Ultimately, the night belonged to Freddie Mercury, who was present in spirit and vision as old concert and newsreel footage danced across the giant screen above the stage throughout the show.
I believe it was Dave Grohl who once said the only two men he has ever seen properly control a crowd are the Pope and Freddie Mercury.
The 2K5 version of this great arena rock act with former Bad Company/Free principal Paul Rodgers on vocal duties wasn't quite such a divine intervention. But hearing some of these amazing Queen songs performed on an American stage for the first time in 23 years was definitely a sight to behold for a generation of fans who might have been too young to have witnessed these AOR legends in their concert prime.
The rush-released, shaky live album that came out in late summer culled from their reunion show at Hallam Arena in Sheffield, England, this past May might not have fans trading in their well-worn copy of "Live Killers" any time soon.
And sure, hardcore fans who wanted to hear "Ogre Battle" or "Flash Gordon" or the title track to Queen's criminally underrated 1991 swan song, "Innuendo" were rightly disappointed in lieu of clumsy takes on "Another One Bites the Dust" and "We Will Rock You"/"We Are the Champions".
But they were counterbalanced by such Kodak moments as a gorgeous solo take on the "Night at the Opera" time-travel ballad "'39" from guitarist Brian May and vocal turns by drummer Roger Taylor for soaring renditions of "Radio Ga Ga," "I'm In Love With My Car" and "These Are the Days of Our Lives".
Both men were in absolute fine voice, and to hear them play their respective instruments with renewed vim and vigor was very welcoming to the ears. And Rodgers, who commanded the stage during searing versions of "Tie Your Mother Down," "I Want It All" and "The Show Must Go On," had the spotlight shone on his own body of work throughout the near two-and-a-half hour set as well.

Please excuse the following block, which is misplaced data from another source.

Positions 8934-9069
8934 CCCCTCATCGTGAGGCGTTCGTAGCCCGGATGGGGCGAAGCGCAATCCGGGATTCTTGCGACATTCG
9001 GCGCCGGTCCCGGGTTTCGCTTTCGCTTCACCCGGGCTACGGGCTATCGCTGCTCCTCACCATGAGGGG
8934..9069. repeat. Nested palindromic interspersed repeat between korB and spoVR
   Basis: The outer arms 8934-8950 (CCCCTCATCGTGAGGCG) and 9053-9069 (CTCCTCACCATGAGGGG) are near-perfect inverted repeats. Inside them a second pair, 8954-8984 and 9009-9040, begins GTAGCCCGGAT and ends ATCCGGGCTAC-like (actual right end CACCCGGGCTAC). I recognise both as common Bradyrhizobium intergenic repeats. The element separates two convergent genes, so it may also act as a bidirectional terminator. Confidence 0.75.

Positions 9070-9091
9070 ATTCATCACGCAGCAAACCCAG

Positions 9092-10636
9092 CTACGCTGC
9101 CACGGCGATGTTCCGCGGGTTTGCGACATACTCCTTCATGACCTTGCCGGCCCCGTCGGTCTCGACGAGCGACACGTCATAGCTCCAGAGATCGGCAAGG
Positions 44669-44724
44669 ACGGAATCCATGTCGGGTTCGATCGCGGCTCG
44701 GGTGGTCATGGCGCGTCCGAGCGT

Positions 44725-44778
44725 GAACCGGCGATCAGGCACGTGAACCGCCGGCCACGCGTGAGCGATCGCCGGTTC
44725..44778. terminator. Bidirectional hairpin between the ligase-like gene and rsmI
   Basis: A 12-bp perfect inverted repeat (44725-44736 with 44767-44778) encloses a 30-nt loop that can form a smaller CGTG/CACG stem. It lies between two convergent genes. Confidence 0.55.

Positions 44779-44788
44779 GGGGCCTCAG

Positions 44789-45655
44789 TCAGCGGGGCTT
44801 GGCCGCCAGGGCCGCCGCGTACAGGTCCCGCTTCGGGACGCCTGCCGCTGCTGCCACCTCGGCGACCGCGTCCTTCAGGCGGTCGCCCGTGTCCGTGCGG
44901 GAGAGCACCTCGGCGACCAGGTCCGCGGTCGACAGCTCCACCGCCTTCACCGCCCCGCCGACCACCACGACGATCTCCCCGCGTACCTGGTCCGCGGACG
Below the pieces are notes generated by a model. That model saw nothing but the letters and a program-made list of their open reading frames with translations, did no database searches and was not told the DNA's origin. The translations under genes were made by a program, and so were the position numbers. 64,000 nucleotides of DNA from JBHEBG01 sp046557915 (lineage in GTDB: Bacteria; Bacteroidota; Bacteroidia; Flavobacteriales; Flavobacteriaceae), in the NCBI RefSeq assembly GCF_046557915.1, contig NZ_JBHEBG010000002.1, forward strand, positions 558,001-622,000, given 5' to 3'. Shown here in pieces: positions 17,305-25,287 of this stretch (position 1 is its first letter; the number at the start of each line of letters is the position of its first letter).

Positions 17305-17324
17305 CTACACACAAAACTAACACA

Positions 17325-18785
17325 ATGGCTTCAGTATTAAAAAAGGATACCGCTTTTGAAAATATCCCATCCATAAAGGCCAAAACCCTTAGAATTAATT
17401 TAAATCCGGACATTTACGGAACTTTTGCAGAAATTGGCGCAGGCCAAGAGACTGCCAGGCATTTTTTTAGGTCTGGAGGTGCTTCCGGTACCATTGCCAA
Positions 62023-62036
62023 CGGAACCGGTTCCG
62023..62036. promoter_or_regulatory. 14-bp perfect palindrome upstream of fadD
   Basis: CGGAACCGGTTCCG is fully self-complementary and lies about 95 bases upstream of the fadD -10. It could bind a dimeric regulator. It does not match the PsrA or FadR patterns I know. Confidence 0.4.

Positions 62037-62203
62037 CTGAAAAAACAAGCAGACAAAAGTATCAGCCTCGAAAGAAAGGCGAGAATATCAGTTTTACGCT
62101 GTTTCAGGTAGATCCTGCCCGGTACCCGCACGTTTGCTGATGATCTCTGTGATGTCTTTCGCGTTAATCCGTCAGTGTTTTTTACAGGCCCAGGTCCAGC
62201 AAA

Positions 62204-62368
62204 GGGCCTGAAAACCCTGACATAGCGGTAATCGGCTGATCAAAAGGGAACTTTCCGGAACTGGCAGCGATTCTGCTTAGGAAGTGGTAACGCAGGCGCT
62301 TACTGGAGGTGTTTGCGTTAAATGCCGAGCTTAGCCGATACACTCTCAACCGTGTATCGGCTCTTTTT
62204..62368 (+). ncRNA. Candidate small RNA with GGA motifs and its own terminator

The group blasted through such Bad Co. classics as "Rock & Roll Fantasy," "Bad Company," "Can't Get Enough" and "Feel Like Making Love" with more power than these songs have seen since the 1970s. But ultimately the night belonged to Mercury, who was present in spirit and vision as old concert and newsreel footage danced across the giant screen above the stage throughout the show.
The tactic was used most prominently during "Bohemian Rhapsody," which was saved from pure disaster by utilizing video and audio footage of Mercury singing the famous rock concerto as Qv.2 played its eruptive instrumental track live.
It was a move that could've destroyed every shred of integrity this tour had and justified original bassist's John Deacon's refusal to join his old mates for the reunion. But by some kind of magic, it pulled together beautifully. And when the ghostly refrain of Freddie's final passage of "Nothing really matters ... to ...me" echoed from the ceiling of the arena back up to the heavens, there wasn't a dry eye in the place.